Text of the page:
Atwood Magazine’s Viewfinder column revolves around music videos, and how a piece of music is synergistically enhanced by well-produced visuals.
— — — —
There has been much negative press regarding the tech industry recently, covering everything from fake news and data privacy scandals to the Rohingya crisis in Myanmar. Judging by the backlash against many Silicon Valley tech companies, it’s obvious we’re long past the halcyon days of reckless optimism that characterized the earlier half of this decade when social media and smartphone use were just taking off.
One brief glance around your home is enough to observe the myriad ways that technology has leached into every aspect of daily life, altering the way we interact with each other and the world around us. Nobody could have predicted just how addictive our smartphones would be, and how prolonged use of social media would insidiously affect our mental health. As our technology grows exponentially more sophisticated by the year, it only raises more questions about how to fix these existing problems, as well as potential consequences that will arise in the future if technological growth continues in an unfettered manner without ethical oversight.
Many art forms have long drawn inspiration from the fields of science and technology. Sci-fi movies and novels remain popular forms of entertainment, addressing hypothetical scenarios in dystopian or alternate universes that fuel our collective imagination in these uncertain times. With the general public more aware than ever about the impact of technology in our lives, and with all this technology readily available, it’s no surprise that artists and musicians are also producing work that reflect on these issues.
Directed by Jonathan Zawada, Baauer’s music video for his track “Company” takes a cheeky, light-hearted approach in addressing the topic at hand, poking fun at the outsized presence of smartphones and technology on our relationships and dating lives. Anyone who has spent even a minimal amount of time on dating apps like Tinder can relate to seemingly endless parade of profiles and borderline mindless swiping that can characterize our interaction with these apps.
Watch: “Company” – Baauer ft. Soleima
In the description box below the video, Zawada explains that the video “explores how we emotionally connect virtually and physically: how human memory and digital memory intersect.” By creating “a world of digital sculpture that fuses technology with hip hop and pop cultural ephemera,” Zawada managed to capture the interplay between our online relationships and technology, albeit with a bizarre twist, perfectly complementing the lyrics of the track that seemingly revolve around dating and cuffing season.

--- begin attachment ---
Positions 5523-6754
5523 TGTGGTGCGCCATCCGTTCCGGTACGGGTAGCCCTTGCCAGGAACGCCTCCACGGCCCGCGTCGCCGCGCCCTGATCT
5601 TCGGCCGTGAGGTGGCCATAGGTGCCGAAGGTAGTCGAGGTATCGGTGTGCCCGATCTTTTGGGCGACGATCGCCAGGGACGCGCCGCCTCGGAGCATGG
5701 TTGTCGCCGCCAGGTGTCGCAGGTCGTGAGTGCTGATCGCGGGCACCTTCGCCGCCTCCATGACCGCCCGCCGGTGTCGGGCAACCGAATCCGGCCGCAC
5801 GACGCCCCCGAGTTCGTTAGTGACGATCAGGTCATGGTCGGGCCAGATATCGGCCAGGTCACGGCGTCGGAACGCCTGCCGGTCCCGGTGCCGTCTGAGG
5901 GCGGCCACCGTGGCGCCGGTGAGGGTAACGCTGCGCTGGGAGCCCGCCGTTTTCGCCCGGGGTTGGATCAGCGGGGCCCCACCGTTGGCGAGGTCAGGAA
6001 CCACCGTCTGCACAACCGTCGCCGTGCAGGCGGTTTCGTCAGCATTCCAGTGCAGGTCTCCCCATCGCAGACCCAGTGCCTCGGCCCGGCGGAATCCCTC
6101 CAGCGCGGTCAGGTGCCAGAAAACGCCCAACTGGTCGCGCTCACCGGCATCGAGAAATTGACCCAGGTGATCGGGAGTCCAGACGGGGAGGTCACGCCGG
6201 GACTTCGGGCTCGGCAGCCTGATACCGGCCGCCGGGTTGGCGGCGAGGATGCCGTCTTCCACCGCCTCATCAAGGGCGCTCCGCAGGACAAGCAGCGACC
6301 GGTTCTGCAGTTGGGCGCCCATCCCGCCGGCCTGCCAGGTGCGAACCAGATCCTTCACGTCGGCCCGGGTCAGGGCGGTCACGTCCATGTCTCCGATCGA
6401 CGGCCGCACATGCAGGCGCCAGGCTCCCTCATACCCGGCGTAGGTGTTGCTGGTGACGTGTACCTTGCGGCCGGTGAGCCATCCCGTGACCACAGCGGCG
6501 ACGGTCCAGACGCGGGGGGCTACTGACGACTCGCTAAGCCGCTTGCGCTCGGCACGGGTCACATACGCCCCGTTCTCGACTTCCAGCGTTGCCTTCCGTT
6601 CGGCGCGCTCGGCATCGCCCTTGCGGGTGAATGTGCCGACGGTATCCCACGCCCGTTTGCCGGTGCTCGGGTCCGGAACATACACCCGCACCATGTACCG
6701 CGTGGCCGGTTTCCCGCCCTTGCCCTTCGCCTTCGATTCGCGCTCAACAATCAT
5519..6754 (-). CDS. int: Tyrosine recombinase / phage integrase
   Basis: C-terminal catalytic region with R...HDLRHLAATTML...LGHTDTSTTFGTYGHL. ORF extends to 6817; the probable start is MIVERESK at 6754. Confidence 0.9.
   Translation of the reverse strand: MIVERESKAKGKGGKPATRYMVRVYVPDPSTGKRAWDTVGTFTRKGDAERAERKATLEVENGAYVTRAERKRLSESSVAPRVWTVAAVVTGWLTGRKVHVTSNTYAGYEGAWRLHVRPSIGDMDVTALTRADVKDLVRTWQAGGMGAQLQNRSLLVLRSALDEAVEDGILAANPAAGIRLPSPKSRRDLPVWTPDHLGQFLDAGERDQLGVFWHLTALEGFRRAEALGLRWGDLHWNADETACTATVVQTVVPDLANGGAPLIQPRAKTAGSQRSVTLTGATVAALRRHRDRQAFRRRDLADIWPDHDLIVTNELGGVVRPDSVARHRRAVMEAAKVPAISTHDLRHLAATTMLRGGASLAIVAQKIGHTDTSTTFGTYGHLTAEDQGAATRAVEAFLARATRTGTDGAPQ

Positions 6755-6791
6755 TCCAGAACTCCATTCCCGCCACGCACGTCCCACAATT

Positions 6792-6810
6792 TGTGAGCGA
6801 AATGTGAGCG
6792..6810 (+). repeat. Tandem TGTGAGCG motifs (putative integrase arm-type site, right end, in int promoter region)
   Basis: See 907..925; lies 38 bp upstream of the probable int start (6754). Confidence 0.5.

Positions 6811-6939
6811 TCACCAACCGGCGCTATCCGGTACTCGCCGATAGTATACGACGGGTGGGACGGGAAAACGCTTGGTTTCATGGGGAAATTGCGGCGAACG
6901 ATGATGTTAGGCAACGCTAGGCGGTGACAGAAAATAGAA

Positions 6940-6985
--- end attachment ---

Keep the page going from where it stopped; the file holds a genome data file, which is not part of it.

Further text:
Baauer’s video calls to mind Björk’s award-winning music video for her track “All is Full Of Love,” taken off her 1997 Homogenic LP. As with many of Björk’s videos, it’s visually arresting, fusing compelling imagery with her distinctive music to create a piece of art that sticks in your head long after the video ends. The fact that the video pretty much has not aged since its release speaks to its forward-looking concept and flawless execution.
Watch: “All Is Full Of Love” – Björk
Directed by Chris Cunningham, the video for “All is Full Of Love” is a combination of robotics and CGI, and revolves around the construction of two robots that then seemingly come alive and, at the climax of the track, start to kiss. Featuring Björk’s eyes and mouth superimposed onto the robots, the video is surreal, but the seamlessness of the video grounds it in reality; it’s impossible to tell which parts of the video are CGI and which are not.
While Baauer’s video is firmly rooted in the present, Björk’s video takes a shot at a hypothetical future where, much like in the movie Ex Machina, artificial intelligence (AI) becomes sentient and intelligent enough to perform more than just rote tasks. The video for “All is Full Of Love” presents a future where AI and robotics become sophisticated to the point where robots attain human-like qualities and are able to feel emotions like love, essentially blurring the lines between human and robot, creator and creation.
Baauer’s video forces us to examine how technology has altered human interaction, creating a dating culture characterized by short lived relationships, hookup culture, and new phenomena like ghosting. On the other hand, Björk’s video calls into question more serious issues at play, namely what our future will look like in a few decades given the advancements in AI technology, and with it the potential ethical questions society will have to address. Like all good art, both videos hold a mirror up to society, compelling the viewer to think about issues beyond the visuals presented at face value.
— — — —